Life in Ukraine during war attacks: “It’s our house” 2:27
Sandy Springs, Georgia (WABNEWS) — Alex Podebryi has barely slept in three days.
In the dead of night, he searches live feeds for updates on Russian forces invading his home country. He zooms in on social media videos of tanks entering Ukrainian cities.RELATED
He watches TV footage of bomb-shocked Ukrainians fleeing for their lives and wonders how long it will take for the Russians to reach the western city of Lviv, where nearly three dozen of his relatives live.
Every time he gets new information, he calls his father in Buffalo, New York. His father, also glued to the news, also calls him. Podebryi’s phone rings at all hours.
“He’s distraught and distracted,” says his wife, Lauren Podebryi, from their home in this suburb of Atlanta.
“He wakes up in the middle of the night to watch the news. He doesn’t sleep. He’s constantly on the phone with his dad throughout the night.”
Feel a complex surge of emotions
There are more than 1 million people of Ukrainian descent in the United States, according to estimates from the 2019 census. Like Podebryi, many have worried for months that Russian President Vladimir Putin would launch an attack after soldiers and weapons began piling up near Ukraine’s borders.
As Russia launches air and missile strikes and ground forces enter the capital city of Kyiv, Podebryi and other Ukrainian-American families watch the unfolding crisis in terror.
Before the Russian army started firing rockets at Ukrainian cities, the dentist spent his nights lying on the ground playing with his 3-year-old daughter and 9-month-old son.
In recent days, he has been too preoccupied with the constant babble of news about the Russian invasion, suddenly consumed by the grim reality unfolding some 8,000 kilometers away.
On a Friday afternoon, Podebryi sits on a gray sofa in a living room filled with children’s drawings and Ukrainian memorabilia. Her eyes dart between a burst of news on her phone and a television set in the center of the room.
The baby’s occasional screeches punctuate a room where the only other sounds are the explosions of Russian air raids on the television.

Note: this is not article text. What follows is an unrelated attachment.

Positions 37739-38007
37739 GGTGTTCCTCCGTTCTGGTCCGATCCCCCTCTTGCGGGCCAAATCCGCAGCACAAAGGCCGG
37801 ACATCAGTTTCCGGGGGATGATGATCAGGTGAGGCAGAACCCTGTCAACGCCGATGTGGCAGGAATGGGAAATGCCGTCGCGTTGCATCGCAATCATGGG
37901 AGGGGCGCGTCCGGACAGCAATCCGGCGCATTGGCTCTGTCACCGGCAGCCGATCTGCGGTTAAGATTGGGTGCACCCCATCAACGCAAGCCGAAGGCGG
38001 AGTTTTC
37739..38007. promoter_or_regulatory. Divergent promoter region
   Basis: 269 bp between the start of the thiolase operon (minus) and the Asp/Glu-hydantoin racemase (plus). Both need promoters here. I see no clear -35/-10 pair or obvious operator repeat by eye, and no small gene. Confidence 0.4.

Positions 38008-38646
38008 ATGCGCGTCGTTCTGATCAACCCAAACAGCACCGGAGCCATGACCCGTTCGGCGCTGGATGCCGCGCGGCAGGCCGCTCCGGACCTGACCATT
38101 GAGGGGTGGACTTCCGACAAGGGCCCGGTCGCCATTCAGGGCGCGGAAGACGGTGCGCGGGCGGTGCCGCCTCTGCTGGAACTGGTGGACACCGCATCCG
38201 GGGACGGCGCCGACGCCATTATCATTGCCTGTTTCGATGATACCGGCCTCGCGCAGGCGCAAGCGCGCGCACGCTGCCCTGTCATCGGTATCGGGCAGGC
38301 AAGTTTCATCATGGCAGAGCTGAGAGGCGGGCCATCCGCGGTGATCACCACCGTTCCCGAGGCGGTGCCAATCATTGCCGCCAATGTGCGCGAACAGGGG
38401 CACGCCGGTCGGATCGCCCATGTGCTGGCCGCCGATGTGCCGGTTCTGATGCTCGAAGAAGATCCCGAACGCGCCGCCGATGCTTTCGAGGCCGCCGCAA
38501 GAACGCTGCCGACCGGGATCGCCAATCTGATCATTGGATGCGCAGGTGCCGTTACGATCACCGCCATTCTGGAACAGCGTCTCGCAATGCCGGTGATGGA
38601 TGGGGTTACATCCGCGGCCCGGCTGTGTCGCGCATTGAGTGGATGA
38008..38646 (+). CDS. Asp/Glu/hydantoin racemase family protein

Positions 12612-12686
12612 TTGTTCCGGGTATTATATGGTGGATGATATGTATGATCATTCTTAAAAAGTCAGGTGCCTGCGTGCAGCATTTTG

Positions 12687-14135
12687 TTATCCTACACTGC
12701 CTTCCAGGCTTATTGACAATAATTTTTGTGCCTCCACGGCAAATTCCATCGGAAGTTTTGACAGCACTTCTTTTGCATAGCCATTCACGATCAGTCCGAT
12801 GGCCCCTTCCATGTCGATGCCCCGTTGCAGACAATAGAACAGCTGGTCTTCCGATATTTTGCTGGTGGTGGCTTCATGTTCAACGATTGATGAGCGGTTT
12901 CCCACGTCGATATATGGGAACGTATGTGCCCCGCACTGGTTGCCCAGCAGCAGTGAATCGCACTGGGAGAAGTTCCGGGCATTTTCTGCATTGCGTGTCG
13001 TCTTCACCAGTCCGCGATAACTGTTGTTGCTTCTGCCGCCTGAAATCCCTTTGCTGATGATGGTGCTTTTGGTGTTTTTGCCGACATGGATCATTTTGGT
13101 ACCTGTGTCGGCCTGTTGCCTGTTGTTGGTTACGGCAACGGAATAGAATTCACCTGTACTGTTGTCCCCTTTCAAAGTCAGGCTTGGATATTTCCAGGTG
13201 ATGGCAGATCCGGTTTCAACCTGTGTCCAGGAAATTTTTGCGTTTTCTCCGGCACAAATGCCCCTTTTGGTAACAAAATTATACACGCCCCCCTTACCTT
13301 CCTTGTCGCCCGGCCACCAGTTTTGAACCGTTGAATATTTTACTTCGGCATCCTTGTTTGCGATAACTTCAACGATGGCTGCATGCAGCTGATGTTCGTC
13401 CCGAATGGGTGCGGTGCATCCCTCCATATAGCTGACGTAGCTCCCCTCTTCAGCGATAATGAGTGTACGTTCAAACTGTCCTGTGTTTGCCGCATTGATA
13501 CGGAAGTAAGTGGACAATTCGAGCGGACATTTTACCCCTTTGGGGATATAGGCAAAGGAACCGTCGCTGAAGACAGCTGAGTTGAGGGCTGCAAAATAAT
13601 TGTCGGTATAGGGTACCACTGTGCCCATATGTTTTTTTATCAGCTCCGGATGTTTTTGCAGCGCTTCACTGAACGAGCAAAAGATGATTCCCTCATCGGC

One of Podebryi’s most prized possessions — a pointed Ukrainian club called a bulava, considered a symbol of strength in his home country — sits on a nearby shelf.
But Podebryi, 39, is not feeling so strong these days.
“It’s very depressing. We’re being massacred. It’s like a modern giant taking over and crushing everyone,” he says of Russia. “Imagine how many wives will be left without husbands. A whole generation of children will lose their parents.”
Their emotions oscillate between anger, fear and regret.
“People who have no experience are taking up arms to fight. In Ukraine, we are very proud of where we come from, even with all the pain and suffering. That is why many people are on the streets fighting, even though they know we are outnumbered. “.
Podebryi has visited relatives in Ukraine several times, but not in the last eight years. He has not had the opportunity to take his wife and children to his home country, something he wishes he could change now.
“I had so many excuses — first I was in dental school, then it was babies and the pandemic,” she says, her voice trembling. “I wish I had visited more. I feel like we will lose Ukraine, like there is no Ukraine to go back to. At least not the Ukraine I know.”
His mother, Olga Tourtchina, who is visiting from Buffalo, quickly intervenes.
“If I was in the Ukraine, I would be in the streets fighting, 200%,” she says.
For her mother, the invasion brings back terrifying memories.
Whenever Tourtchina, 71, comes to visit her son, she usually prepares five-course Ukrainian meals — including borscht soup and Pierogi dumplings — for him and his family. But this time she’s been so busy with the news that she hasn’t done much of it.
Like her son, Tourtchina has a lot to say about the Russian invasion. As a child growing up in the Soviet Union, she heard horror stories about dictator Joseph Stalin’s reign of terror.